“Fabio” told police the relationship was like one of boyfriend and girlfriend but added that he was aware the relationship was wrong and feared the consequences of getting caught.
“There is no doubt in our minds this is abuse,” says Annie Crowe, the program manager at Australia’s largest sexual assault service, based at Royal Prince Alfred Hospital in Sydney.
Recognising that schoolboys as well as girls are vulnerable to sexual assault, the NSW parliament amended the Crimes Act two years ago, changing a section that previously referred to carnal knowledge by a teacher with a 16-year-old girl to be gender neutral.
In Victoria, sexual offences by teachers of either sex were covered as a specific category for the first time in new legislation passed a month ago.
Courts may be taking a stand against female sexual offenders but the punishment meted out in Australia and the US has been criticised as lenient compared with male offenders. The Ellis case, for instance, has been widely compared with Gavin Hopper, a tennis coach sentenced to 3 1/2 years’ prison last year for abusing a 14-year-old female student in the 1980s.
In the past it would have been inconceivable that women would have been involved in predatory behaviour, says Kath Albright, a University of Sydney specialist in sexuality. But she says women’s overt sexuality in 2005 is less surprising than the idea young men are in a position to complain about it.
“In the past when it happened it would have been regarded as a fantastic rite of passage,” she says. “Stand-up comics doing routines on this issue joke about ‘that lucky bastard’. The myth is that men are always up for it and that there’s no such thing as a bad sexual experience.”
Albright credits feminism with forging more understanding of the harmful nature of a sexual relationship with someone in a position of power. As recently as the 1970s it was seen as “fairly normal for university lecturers to go out with their students”. Now, she says, “it’s viewed as beyond the pale”.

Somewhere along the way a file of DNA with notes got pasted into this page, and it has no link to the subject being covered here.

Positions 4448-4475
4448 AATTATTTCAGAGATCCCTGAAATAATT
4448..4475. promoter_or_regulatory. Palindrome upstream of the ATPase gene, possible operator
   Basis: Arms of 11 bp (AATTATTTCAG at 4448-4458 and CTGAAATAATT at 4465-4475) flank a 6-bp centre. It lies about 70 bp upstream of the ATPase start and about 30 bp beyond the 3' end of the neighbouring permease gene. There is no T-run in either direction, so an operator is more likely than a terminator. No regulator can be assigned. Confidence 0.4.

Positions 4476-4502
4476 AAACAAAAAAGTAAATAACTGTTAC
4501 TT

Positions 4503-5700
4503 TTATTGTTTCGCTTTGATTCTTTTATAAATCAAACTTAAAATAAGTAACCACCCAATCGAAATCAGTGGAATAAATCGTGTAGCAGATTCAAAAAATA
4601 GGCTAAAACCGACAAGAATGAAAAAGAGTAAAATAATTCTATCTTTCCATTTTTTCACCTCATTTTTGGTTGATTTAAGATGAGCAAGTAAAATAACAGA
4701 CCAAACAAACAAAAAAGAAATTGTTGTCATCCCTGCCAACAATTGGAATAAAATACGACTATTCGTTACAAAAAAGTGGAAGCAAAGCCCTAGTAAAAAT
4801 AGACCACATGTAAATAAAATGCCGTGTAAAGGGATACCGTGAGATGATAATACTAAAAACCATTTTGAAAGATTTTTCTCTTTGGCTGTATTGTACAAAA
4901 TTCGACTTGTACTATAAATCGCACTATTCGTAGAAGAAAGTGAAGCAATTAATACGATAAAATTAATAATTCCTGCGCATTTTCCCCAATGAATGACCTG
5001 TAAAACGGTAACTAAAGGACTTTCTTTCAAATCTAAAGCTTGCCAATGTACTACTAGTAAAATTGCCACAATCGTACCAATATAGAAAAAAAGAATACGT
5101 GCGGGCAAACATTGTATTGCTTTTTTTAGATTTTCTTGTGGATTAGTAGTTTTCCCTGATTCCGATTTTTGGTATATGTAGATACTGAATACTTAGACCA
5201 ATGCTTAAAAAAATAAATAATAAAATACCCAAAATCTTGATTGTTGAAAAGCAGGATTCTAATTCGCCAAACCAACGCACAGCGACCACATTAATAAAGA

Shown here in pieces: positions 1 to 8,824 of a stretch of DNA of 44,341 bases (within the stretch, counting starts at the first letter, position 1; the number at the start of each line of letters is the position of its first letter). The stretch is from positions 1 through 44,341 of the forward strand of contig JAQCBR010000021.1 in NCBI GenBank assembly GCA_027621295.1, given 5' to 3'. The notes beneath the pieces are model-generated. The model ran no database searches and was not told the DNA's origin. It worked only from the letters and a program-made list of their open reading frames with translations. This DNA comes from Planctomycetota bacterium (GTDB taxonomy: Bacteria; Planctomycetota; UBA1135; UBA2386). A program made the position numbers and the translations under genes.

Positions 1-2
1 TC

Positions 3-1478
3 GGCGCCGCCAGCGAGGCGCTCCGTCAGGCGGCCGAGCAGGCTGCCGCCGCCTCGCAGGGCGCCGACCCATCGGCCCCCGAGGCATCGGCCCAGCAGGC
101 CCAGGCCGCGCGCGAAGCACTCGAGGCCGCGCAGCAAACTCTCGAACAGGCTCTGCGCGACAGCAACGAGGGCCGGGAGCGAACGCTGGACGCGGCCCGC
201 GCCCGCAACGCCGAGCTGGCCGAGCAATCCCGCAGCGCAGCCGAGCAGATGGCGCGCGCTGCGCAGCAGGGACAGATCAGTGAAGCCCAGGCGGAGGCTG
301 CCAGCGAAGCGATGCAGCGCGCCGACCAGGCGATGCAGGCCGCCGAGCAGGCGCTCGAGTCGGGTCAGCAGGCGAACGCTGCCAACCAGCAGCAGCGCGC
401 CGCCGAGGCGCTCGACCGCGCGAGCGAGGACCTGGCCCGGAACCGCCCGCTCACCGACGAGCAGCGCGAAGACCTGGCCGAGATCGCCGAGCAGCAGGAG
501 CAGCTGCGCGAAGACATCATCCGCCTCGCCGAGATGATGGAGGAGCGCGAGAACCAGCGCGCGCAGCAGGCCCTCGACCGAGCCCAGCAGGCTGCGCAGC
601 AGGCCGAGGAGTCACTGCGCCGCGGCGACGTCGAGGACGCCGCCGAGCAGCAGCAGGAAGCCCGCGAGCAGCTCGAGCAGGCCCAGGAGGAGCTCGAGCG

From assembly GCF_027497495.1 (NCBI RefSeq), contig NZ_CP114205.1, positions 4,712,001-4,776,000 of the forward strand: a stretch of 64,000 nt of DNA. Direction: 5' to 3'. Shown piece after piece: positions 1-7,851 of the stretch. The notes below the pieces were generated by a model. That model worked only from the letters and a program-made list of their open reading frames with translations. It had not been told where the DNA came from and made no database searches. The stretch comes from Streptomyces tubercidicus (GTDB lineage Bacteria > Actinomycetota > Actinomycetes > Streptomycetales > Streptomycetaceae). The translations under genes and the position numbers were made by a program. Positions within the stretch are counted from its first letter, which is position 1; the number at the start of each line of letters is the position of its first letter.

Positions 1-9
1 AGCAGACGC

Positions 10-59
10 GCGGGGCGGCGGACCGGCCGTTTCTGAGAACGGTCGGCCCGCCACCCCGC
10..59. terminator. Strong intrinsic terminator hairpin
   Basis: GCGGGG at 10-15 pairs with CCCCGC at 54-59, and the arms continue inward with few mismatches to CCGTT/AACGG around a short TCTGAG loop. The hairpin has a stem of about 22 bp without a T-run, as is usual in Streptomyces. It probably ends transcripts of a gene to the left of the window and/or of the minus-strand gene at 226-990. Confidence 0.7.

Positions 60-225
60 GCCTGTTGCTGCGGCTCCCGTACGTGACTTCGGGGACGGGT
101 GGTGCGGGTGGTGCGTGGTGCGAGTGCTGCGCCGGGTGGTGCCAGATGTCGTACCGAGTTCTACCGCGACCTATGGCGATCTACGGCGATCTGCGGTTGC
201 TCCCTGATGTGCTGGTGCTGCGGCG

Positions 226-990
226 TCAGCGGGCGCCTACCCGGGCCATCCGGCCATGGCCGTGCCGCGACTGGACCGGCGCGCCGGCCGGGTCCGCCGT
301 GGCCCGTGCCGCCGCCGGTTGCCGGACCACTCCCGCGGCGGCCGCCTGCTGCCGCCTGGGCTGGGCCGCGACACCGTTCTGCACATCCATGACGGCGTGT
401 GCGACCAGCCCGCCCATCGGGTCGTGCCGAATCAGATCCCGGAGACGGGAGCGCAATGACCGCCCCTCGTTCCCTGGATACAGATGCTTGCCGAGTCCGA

Australian Bureau of Statistics figures for 2003 show just 22 women among a total of 1577 defendants accused of sexual offences. With more than 90 per cent of sexual abuse perpetrated by men and few cases involving women reaching the courts, Bond University criminologist Paul Wilson says, “an antiquated view of female sexuality lingers on”, along with the belief that women don’t perpetrate sexual abuse.
“In the high-profile cases it might be illegal and it might be immoral,” Wilson says. “But it’s hard not to see the male victim as consenting and relatively mature.”
When it comes to sentencing, Finkelhor argues that whether or not teachers who abuse their pupils are sent behind bars, and for how long, is a minor issue compared with the deterrent effect of getting caught and the shame involved in being cast into a scandalous public glare.
Melbourne clinical psychologist Heather Gridley agrees: “Even a sentence that might look lenient means you are never going to be a teacher again. I’d question whether you would call it a light sentence.”